U.S. distressed bonds account for about 15% of high yield aggregate indices. Energy remains the largest sector, representing about a third of all U.S. distressed bonds, followed by industrial at 28%. The distressed universe declined to about $200bn over the recent months, half below the early 2016 levels. Monetary and fiscal stimulus are acting to limit or delay corporate defaults. Overall, the Fed’s emergency programs would provide $850bn for credit markets.
However, most indicators point to a stronger distressed pipeline. The number of corporate defaults spiked in April and May, as well as the number of U.S. businesses of all sizes filing for the U.S. chapter 11 program. Meanwhile, extensions of debt maturity, some of which aim to avoid a pending default, multiplied. The deterioration of corporate usual credit metrics (leverage, liquidity, adequacy of working capital, margin erosion) in broad equity indices are additional lead credit stress indicators. Moody’s base scenario sees the U.S. default rate nearing the 2008 and 2000 levels. The U.S. expected default rate is twice Europe’s, which is partly explained by the higher relative weight of BB- and B rated issues in the U.S. With 15% of distressed issues maturing within the next 24 months (12% in 2019), tension may rise in the coming months.
While the previous distressed cycle concentrated on energy companies, hit by the collapse in oil prices, the sector breakdown is likely to be more diversified going forward. Defaulting companies since March are predominantly consumer cyclical businesses and, to a lesser extent, industrial companies, which were deepest hit by the consequences of the pandemic. In Europe, defaults have also spiked since March, especially in consumer cyclical and telecommunications.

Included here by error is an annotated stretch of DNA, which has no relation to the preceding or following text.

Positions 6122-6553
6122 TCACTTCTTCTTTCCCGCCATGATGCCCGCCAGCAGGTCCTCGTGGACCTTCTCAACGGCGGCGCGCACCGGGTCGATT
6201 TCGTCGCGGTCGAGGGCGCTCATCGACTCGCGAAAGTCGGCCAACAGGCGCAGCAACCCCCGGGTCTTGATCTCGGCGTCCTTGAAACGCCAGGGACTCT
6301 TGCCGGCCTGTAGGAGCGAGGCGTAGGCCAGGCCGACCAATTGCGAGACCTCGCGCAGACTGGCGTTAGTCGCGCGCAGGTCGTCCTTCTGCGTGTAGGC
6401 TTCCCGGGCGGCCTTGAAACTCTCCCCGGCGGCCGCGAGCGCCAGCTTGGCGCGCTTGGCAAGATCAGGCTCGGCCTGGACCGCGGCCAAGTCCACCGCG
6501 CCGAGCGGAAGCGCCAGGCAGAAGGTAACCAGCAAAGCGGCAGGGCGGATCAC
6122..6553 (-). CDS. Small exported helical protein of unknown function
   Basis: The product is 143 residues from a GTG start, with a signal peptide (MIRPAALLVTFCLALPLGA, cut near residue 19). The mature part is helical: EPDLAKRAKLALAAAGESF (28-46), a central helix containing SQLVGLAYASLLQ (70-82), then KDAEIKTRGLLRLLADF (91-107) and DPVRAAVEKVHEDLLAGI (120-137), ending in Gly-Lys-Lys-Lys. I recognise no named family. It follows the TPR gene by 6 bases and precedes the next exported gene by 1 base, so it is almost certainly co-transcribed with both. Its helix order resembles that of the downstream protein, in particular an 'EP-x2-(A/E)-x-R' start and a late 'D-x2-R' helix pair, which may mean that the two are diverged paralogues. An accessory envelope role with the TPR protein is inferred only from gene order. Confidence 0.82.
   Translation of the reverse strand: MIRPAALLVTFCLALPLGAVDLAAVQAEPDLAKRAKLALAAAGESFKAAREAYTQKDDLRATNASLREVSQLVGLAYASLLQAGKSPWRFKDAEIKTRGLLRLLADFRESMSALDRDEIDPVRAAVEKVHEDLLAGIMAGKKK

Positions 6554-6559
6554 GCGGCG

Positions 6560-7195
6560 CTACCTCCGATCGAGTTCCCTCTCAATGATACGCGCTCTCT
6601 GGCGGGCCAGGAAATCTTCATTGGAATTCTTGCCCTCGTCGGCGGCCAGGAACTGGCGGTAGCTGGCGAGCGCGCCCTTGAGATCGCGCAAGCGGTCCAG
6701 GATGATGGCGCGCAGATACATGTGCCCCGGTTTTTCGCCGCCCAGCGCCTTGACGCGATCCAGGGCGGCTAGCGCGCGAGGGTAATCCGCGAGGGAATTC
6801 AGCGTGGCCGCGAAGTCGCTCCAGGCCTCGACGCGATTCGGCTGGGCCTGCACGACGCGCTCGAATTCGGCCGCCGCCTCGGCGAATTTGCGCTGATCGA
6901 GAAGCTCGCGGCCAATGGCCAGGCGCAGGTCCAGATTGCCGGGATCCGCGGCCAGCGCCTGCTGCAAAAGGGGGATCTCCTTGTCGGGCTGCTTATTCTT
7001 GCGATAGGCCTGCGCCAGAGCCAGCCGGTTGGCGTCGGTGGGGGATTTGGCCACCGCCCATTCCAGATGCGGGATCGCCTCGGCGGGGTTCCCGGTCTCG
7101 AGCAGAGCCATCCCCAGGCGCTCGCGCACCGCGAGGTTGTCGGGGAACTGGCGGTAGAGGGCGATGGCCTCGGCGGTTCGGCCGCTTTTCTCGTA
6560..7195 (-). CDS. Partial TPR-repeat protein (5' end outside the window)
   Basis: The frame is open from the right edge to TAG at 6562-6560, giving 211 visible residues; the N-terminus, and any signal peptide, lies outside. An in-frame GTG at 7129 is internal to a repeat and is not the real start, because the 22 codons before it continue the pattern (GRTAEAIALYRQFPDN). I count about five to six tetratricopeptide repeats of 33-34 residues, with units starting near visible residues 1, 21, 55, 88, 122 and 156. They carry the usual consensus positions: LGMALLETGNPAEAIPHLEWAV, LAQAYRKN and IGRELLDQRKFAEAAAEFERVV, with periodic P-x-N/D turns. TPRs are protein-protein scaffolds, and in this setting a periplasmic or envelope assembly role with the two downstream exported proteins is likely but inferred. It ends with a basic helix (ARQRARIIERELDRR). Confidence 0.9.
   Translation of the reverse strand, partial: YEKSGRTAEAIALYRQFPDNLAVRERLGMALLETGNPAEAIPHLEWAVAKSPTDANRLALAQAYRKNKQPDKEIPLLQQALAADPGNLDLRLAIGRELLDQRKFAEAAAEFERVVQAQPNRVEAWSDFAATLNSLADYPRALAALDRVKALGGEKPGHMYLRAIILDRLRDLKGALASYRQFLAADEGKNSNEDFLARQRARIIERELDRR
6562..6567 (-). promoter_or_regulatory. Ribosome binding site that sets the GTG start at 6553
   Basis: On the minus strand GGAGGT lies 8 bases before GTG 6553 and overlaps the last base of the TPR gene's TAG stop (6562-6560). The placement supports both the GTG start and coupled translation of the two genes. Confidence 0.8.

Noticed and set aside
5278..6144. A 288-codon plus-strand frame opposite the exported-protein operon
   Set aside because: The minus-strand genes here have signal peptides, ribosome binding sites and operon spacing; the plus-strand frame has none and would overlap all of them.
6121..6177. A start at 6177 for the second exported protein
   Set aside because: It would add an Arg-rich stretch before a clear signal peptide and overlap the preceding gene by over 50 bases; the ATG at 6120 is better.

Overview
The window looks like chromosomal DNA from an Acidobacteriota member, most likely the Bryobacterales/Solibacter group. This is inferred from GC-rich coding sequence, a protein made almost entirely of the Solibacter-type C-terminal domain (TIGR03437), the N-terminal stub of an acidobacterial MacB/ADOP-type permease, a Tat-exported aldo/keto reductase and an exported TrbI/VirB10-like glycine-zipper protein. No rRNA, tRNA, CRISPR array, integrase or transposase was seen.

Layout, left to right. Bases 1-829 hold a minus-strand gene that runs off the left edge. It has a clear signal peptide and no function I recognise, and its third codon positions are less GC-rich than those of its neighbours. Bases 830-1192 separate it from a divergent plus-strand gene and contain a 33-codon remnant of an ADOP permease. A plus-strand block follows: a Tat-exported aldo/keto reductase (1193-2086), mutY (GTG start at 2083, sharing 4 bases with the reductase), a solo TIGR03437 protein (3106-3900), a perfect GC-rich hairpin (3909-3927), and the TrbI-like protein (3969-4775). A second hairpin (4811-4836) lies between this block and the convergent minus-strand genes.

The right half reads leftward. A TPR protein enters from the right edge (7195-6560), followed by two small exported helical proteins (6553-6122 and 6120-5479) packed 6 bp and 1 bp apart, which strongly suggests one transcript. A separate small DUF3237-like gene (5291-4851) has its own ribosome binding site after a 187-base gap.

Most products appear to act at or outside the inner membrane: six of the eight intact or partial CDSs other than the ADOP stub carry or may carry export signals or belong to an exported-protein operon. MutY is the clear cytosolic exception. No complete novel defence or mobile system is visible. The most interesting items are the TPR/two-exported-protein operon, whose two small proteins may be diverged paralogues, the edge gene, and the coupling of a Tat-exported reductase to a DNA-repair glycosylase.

Distressed hedge funds typically purchase distressed debt at deep discount and seek to profit as the company turns around. The company’s restructuring usually requires a change in its business activity (eg. product mix, cost structure, productivity), and/or in its organization (eg. corporate management, ownership), and/or in its funding (eg. capital structure, liabilities, asset sales). Some strategies also focus on sovereign distressed debt or distressed structured products, they may also use equity stakes. The more diversified the distressed debt universe, the better. The current average U.S. distressed yield is above 25%, with wide differences according to each situation, to the seniority of the debt instruments, the recovery prospects etc.
Historically, distressed strategies are hurting in the early phase of a distressed cycle. They usually deliver double-digit returns when restructurings are progressing, supported by an improving economic environment. This new distressed cycle, triggered by a pandemic, is likely to be highly atypical. The pace and magnitude of corporate profit recovery is still unclear and the consequences of Covid-19 on demand patterns, supply chains, business sustainability remain to be seen. These uncertainties, along with a more laborious economic recovery than the ones following classical recessions, will likely complicate corporate restructuring. Taking opportunity from this new distressed cycle will likely require careful timing.